Vitamin C: The Antioxidant Powerhouse

L-Ascorbic Acid (the most potent form of vitamin C) products are so popular in the skincare industry, it may feel like brands are beating a dead horse. The reality is — it works! In fact, it’s quite the skincare multi-tasker. L-AA has decades of clinical testing to prove that it is an effective free radical quencher and skin brightener. Let’s dive in to take a closer look at this chemist favorite molecule!

How does L-Ascorbic Acid work?

chemist confessions antioxidant free radical

Free radicals leads to all sorts of unwanted aging symptoms. Enter L-ascorbic acid (L-AA), your best in class radical-quenching antioxidant here to save the day. Antioxidants like L-AA sacrifices itself to bond to the free radicals, saving your skin cells. This is why, in a nutshell, L-AA is an essential part of your long-term age prevention care. Age prevention through radical quenching isn’t L-AA’s only benefit. It has been shown to have visible skin tone, texture improvements within 4 to 12 weeks of consistent use. L-AA has also demonstrated to treat melasma and hyperpigmentation effectively either alone or used in conjunction with other brightening actives (read more here). Lastly, L-AA boosts collagen synthesis. Since collagens are the pillars of your skin structural integrity, this explains why L-AA also helps with minimizing fine lines and wrinkles. To sum up: L-AA is an age-preventing antioxidant that brightens skin and boosts collagen production.

How do I choose a good L-AA product?

Like all powerhouse actives, there's always a catch. L-AA is infamously unstable in water, and can be a pain in the butt to formulate. Trust us, we know. To get the most out of your L-AA product, you must choose one that’s formulated correctly so that it remains stable long enough for you to get all the benefits out of it. There are 3 main forms of vitamin C products you can choose from: classic water serum, anhydrous suspension, and powder vitamin C.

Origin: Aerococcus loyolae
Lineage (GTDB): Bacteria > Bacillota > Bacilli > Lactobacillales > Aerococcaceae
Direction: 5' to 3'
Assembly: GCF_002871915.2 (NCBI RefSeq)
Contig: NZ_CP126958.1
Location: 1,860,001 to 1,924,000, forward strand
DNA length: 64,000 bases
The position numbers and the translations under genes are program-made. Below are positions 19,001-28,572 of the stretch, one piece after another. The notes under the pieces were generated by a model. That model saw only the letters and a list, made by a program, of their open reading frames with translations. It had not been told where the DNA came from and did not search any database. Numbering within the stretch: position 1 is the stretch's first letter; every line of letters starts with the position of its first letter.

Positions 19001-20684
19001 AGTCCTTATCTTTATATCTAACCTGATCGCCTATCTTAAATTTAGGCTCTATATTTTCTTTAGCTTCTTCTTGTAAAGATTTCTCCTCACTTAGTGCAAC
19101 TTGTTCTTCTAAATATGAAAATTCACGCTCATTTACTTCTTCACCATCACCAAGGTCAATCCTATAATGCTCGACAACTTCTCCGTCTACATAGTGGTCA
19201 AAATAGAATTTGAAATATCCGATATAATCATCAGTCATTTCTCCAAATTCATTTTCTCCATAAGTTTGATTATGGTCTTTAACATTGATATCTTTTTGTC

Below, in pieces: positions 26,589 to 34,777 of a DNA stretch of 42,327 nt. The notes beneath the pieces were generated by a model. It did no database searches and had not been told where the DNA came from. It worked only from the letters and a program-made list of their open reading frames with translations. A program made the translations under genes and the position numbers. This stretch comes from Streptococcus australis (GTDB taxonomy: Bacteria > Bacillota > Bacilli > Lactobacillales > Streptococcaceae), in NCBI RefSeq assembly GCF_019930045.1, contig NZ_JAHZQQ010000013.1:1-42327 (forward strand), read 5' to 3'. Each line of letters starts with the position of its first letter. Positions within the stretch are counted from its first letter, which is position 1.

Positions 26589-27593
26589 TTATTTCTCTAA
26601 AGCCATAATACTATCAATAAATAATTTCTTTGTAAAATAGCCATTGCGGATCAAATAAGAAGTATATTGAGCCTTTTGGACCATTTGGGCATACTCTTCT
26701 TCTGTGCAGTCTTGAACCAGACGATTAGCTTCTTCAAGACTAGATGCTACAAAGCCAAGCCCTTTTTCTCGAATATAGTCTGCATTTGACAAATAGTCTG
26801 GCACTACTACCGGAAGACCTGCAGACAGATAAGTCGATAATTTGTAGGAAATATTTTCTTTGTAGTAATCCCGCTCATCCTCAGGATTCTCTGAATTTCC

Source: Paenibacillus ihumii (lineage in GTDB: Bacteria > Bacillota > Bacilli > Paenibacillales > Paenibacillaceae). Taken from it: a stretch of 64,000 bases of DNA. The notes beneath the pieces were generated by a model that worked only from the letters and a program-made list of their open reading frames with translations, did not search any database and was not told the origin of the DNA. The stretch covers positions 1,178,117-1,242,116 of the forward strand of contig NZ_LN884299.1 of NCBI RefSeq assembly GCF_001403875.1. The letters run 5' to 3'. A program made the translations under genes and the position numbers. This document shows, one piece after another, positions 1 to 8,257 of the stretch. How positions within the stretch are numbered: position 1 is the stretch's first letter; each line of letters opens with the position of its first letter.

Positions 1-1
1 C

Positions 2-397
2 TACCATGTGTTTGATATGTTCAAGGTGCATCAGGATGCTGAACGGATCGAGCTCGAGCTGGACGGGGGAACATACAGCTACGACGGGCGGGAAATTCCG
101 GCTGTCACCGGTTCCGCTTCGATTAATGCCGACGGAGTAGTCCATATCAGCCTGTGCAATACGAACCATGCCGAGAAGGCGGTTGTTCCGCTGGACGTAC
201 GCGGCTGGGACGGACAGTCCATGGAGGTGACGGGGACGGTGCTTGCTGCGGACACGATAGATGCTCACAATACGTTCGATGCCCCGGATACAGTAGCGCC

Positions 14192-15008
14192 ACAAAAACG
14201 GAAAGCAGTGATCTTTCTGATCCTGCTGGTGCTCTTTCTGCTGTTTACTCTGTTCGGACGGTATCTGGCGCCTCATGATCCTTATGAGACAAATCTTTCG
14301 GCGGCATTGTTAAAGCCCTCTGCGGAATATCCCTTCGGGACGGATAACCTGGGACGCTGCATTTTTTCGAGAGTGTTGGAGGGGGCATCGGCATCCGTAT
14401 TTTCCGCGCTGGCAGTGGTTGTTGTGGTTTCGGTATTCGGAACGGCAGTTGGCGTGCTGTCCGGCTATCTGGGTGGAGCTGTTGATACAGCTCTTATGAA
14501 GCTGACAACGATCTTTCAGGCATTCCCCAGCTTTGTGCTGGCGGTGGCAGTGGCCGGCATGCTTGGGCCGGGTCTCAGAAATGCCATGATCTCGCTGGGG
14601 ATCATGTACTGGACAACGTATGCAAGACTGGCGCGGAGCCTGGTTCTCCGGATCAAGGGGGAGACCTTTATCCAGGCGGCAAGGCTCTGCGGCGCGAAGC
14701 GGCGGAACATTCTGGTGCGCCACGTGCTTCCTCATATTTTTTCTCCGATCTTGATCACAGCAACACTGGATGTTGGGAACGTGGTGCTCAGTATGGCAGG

For water-based vitamin serums to remain stable and effectively penetrate your skin, the pH of the formula needs to be under 3.5. There should also be other antioxidants like vitamin E and ferulic acid to prevent vitamin C degradation. Because of the low pH, some people may find the products irritating. Start with a lower concentration if you’re new to the ingredient. L-AA is effective starting at 5%, and you can ramp it up all the way to ~20%. 

Another way to prevent the degradation problem is to use water-free (anhydrous) formulas. These usually consist of a finely ground vitamin C powder that is suspended in silicone or organic oils. These formulas don’t penetrate as well as their water-based counterparts, so the concentration is usually a bit higher. We are personally not huge fans of these formulas (pet peeve about the funky texture...), but they can work well for those irritated by the low pH water-based formulas.

Powdered vitamin C products are by far the most stable options on the market. But the downside is that you never know if you’re adding quite the right amount to your regimen. Not to mention the messiness.

Sold! How do I include vitamin C in my routine?

You can use L-AA products both day and night. It’s best to use it daily in the morning on cleansed skin before moisturizer and sunscreen to get the most out of its radical scavenging prowess.


  • What it does: Antioxidant protection, skin brightening, boosts collagen production.
  • Effective Concentration: at minimum 5%, but usually 10% and up.
  • Other concerns? HIGHLY. UNSTABLE. When your product gets amber colored, it's time to toss it out.
  • You can learn more about vitamin C products here
PS. There are a lot of products out there that feature vitamin C derivatives like ascorbyl palmitate, tetrahexyldecyl ascorbate, etc. None of them hold a candle to L-ascorbic acid in terms of the number of clinical tests and data that support their skincare benefits. However, they may still be good options for those who just can’t tolerate L-AA at all. Just remember, the dose makes the poison and don’t settle for a product that won’t tell you how much you’re getting.

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